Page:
b. The object orientation task was one in which participants were shown a series of pictures on a screen and told that their memory would be tested – but no further information given. After they were shown these pictures, they were asked to count squares as a way of distracting them from the task briefly. They were then shown the objects again in three possible positions and asked which one they had seen previously.

c. In the agent memory task, participants were shown footage from the previous experiment, in which a man interacts with an object. They were then, after another distractor task, shown another video, in which a new actor interacted with the object in the same way as they had seen previously during encoding. They were then shown pictures of the two men and asked to tell the instructors who “did it” first.

d. The authors need the object orientation task as a kind of control to see how good the participants memories are in general.

e. This experiment tells us that there is a strong relationship between differences in native language and the ability to recall events – the linguistic framing of an event that is intentional is similar cross-linguistically, whereas when an event is accidental, the recollection accuracy of the event is different between speakers of English and Spanish, with Spanish speakers finding it more difficult to remember the agent of the act in unintentional events. This is because of their use of non-agentive language in these situations.

3. General
a. The main research question underlying this paper is: does linguistic framing affect eye-witness memory? The authors hypothesise that there is.

b. From these two experiments, it is clear that the results are in support of this hypothesis. The results show that memory recall of events in which an agent performed an unintentional act was worse when the participants linguistic framing did not usually allow for an agent to be present in an unintentional act.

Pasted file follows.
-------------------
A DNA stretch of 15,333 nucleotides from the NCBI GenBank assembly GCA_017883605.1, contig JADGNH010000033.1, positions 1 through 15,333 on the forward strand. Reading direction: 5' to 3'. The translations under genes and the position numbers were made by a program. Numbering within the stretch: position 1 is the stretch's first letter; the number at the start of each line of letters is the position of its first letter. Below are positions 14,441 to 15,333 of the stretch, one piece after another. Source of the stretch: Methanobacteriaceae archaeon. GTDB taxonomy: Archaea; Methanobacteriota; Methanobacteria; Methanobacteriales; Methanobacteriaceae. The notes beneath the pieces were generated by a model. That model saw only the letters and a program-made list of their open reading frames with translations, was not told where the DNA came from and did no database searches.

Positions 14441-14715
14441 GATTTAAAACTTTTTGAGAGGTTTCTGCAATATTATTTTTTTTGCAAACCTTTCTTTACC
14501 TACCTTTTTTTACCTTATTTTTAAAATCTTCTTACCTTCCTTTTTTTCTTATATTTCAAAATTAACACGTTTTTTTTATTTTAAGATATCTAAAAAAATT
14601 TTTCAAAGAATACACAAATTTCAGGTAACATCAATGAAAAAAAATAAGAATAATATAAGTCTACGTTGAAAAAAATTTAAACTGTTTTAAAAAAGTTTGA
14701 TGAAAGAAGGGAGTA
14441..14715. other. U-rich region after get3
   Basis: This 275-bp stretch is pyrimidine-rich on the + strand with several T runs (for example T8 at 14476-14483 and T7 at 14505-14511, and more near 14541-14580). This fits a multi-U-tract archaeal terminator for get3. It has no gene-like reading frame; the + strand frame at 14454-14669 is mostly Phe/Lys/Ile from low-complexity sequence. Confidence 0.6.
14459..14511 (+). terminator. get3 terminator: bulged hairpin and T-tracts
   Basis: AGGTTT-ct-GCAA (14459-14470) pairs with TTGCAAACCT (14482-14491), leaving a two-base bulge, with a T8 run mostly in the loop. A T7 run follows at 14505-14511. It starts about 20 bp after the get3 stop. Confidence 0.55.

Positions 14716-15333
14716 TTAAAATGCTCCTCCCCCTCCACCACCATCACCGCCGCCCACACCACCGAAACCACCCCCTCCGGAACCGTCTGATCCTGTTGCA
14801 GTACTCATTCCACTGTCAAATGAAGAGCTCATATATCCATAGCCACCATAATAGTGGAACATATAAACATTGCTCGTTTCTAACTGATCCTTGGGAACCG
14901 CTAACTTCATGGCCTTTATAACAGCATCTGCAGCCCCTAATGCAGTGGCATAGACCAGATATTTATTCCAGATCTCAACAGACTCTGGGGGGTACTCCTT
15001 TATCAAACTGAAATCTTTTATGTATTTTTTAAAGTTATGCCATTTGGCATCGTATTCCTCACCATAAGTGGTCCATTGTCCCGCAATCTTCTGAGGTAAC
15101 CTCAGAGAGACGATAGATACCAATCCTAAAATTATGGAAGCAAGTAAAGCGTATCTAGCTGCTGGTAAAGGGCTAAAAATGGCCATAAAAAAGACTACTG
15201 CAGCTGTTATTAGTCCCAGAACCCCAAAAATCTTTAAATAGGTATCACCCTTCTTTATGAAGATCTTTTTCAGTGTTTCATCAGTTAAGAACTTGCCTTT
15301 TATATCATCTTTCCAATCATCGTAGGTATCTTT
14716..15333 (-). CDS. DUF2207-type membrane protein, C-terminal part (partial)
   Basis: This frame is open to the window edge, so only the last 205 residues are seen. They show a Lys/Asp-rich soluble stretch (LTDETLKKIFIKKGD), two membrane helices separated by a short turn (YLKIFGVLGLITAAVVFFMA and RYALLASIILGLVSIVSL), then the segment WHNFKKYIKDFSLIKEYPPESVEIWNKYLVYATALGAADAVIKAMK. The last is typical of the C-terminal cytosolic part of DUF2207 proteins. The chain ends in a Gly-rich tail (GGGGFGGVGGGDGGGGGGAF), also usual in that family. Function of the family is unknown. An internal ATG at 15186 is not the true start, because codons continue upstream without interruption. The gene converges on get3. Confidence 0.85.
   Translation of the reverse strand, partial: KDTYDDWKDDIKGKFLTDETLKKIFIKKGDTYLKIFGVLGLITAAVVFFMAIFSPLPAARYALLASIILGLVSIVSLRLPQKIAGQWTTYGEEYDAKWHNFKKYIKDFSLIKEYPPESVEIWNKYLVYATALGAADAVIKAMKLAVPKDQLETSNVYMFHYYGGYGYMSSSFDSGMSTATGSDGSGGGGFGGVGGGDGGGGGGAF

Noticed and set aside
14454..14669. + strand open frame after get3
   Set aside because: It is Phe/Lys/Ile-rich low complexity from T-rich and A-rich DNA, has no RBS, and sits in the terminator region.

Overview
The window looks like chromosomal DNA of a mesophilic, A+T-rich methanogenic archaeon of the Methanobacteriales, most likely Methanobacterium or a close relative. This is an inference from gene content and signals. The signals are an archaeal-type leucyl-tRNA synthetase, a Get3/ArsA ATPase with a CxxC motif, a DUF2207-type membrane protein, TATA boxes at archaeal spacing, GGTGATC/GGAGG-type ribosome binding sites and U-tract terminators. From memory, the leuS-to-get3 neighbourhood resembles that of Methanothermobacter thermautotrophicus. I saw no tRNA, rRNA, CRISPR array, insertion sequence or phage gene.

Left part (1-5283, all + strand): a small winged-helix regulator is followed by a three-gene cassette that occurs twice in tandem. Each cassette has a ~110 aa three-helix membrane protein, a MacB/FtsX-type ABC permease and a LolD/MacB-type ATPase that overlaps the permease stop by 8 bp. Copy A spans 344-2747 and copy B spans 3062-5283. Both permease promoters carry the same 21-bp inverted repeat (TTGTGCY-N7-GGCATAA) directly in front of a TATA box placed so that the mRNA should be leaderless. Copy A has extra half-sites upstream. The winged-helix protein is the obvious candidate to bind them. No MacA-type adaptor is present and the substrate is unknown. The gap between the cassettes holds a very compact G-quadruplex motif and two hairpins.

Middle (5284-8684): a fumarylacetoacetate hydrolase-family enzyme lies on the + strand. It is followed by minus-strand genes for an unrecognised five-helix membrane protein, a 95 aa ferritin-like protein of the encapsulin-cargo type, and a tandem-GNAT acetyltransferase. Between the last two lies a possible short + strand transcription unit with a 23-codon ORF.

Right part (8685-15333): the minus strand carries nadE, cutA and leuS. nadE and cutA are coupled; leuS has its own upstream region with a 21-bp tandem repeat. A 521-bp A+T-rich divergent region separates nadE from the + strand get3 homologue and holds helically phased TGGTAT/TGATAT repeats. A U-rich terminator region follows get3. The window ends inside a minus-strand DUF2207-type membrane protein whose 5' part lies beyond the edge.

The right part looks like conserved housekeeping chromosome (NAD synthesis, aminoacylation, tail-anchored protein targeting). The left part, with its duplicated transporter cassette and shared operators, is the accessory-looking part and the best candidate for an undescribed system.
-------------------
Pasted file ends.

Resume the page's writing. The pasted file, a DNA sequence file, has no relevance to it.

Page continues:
4. Reflection
a. One possible drawback to the design of this study is that the sample was very small, and included mostly native English speakers. With a more balanced level of participants from both English and Spanish speaking backgrounds, there may have been different results – even though it seems that this was allowed for in the way that the results were measured (with proportional representation of the results etc), this still, I feel, does not make up for the fact that only one third of the participants were Spanish speakers.

b. The difference between these two hypotheses is that where linguistic relativity posits that language simply has an impact on the way that the speaker views the world etc, linguistic determinism holds that language determines the way that we see the world – there is nothing outside of language that affects a person’s thought processes according to linguistic determinism.

c. I think that this study supports linguistic relativity, as it is clear that not every Spanish speaker was unable to recall events, and agentive language was used by some Spanish speakers to describe intentional acts, where linguistic determinism would have every Spanish